Her HbA1c was 9.6%. Serology for HIV, HBsAg, and anti-HCV was negative. Morning serum cortisol level was 16.08 ug/dl and serum uric acid level was 3.7 g/dl. Serum calcium was 9.5 mg/dl and phosphorus 3.9 mg/dl. Her thyroid profile was within normal limits and her antithyroid peroxidase level was 0.6 IU/ml. Serum amylase level was 142 IU/l. Serum ferritin level was 165.8 ug/l. The solubility test for sickling was positive. Hb electrophoresis revealed AS pattern and her parents were also AS pattern. ECG was suggestive of sinus tachycardia and chest X-ray PA view revealed cardiomegaly. Her USG (abdomen and pelvis) revealed massive hepatomegaly (20 cm) with liver parenchymal disease and mild splenomegaly (12.7 cm) with mild ascites. 2D echocardiographic examination findings showed preserved ejection fraction with evidence of mitral valve prolapse and a thin rim of pericardial effusion. CT head plain revealed normal brain parenchyma, ventricular system, pituitary fossa, and posterior fossa structures. Fundus examination was within normal limits. A liver biopsy panel [Figure 1] revealed enlarged, rarefied hepatocytes with 5–33% of steatosis and PAS-positive diastase-resistant material with mild portal fibrosis and with focal parenchymal extension; the possibility of a storage disorder. During the hospital stay, strict blood sugar monitoring was done and after she was vitally stable, she was discharged to Inj. Basal insulin (NPH) 10 units before breakfast and dinner and Inj. Aspart insulin 10 units before breakfast and 6 units each before lunch and dinner with precautionary measures for episodes of hypoglycaemia. Considering her history of Type 1 diabetes mellitus and hepatomegaly with normal ferritin levels, a provisional diagnosis of Mauriac syndrome was kept [Figure 2].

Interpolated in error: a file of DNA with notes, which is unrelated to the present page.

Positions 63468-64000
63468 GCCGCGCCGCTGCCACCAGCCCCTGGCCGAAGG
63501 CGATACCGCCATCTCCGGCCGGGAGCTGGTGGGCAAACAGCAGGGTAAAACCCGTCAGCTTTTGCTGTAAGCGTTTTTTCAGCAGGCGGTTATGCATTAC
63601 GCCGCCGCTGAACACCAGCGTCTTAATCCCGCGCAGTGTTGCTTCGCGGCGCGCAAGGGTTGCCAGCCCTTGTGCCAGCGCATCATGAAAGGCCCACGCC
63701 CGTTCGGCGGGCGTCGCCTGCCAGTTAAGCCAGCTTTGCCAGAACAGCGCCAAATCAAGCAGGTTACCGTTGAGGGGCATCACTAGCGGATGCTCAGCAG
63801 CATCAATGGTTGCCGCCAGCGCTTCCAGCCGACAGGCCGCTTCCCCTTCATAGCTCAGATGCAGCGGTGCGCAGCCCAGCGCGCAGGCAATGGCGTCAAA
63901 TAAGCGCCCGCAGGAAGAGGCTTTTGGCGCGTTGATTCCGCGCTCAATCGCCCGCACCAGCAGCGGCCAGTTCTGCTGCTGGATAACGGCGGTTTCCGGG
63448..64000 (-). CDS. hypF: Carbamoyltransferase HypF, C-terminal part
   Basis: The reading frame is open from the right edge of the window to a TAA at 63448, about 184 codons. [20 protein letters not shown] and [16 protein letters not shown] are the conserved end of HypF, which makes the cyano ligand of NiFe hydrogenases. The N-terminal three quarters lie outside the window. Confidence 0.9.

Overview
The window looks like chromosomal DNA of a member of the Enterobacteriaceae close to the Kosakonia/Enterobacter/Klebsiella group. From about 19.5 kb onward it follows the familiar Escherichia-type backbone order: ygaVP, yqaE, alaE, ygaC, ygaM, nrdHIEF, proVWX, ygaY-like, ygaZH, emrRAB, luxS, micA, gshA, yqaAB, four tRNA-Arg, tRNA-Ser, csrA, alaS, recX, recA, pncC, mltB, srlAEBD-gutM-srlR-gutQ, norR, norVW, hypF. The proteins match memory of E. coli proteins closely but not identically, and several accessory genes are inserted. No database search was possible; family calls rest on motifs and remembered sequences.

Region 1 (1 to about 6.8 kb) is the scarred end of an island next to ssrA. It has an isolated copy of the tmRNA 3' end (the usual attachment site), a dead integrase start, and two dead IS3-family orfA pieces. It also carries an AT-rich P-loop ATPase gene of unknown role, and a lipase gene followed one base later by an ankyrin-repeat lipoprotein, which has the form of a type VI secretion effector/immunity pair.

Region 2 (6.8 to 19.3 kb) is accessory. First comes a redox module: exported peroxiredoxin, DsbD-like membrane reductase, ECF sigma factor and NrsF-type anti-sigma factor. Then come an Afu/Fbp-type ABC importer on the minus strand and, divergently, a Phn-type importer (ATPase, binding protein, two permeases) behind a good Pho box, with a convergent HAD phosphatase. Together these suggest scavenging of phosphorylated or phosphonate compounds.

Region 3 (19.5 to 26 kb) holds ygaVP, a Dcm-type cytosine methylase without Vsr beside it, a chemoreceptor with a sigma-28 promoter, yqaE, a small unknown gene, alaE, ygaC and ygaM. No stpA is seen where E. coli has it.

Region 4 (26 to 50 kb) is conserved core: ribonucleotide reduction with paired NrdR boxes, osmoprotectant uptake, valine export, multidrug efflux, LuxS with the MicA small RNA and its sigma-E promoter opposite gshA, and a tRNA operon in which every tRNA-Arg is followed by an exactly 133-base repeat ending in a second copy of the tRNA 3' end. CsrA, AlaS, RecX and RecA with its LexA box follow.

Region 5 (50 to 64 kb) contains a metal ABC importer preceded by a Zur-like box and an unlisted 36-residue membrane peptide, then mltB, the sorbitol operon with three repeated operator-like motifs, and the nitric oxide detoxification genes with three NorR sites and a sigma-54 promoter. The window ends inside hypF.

Figure 1:: Biopsy slides showing PAS-positive material.
Figure 2:: Clinical photograph of the patient.

DISCUSSION

Mauriac syndrome occurs in males and females equally and is more common in adolescence.[2] It is associated with poor control of Type 1 diabetes mellitus in adolescents and may present as obesity, hepatomegaly, Cushingoid facies, and elevated transaminases. It is typically associated with growth failure and delayed pubertal maturation.[3] It is probably due to a combination of factors including inadequate glucose uptake and utilisation in the tissues, decreased insulin-like growth factor-1 and growth hormone levels, impaired bioactivity of these hormones, a circulating hormone inhibitor, resistant or defective hormone receptors, insulin deficiency, poor glycaemic control, concurrent autoimmune diseases, decreased caloric intake and/or eating disorders. The hepatomegaly is not seen in newly diagnosed patients who have been severely insulin-deficient because it appears that periods of supraphysiologic insulin levels are associated with the hepatomegaly.[4]

Autoimmune diseases that are commonly associated include Addison’s disease, autoimmune gastritis, celiac disease, and hypothyroidism.[5]

This syndrome is rarely seen nowadays because of better treatment modalities. Before treatment with long-acting insulin, delays in growth and sexual maturity were common but generally modest.[6]

CONCLUSION

Mauriac Syndrome is a rare complication of type 1 diabetes mellitus. Hepatic glycogenosis is an under-recognized cause of abdominal pain and may be confused with non-alcoholic fatty liver disease, with important therapeutic implications and distinct prognosis. The mainstay of treatment for hepatic glycogenosis is strict glycaemic control with an excellent prognosis when achieved.

Declaration of patient consent

The authors certify that they have obtained all appropriate patient consent.

Financial support and sponsorship

Nil.

Conflicts of interest

There are no conflicts of interest.

References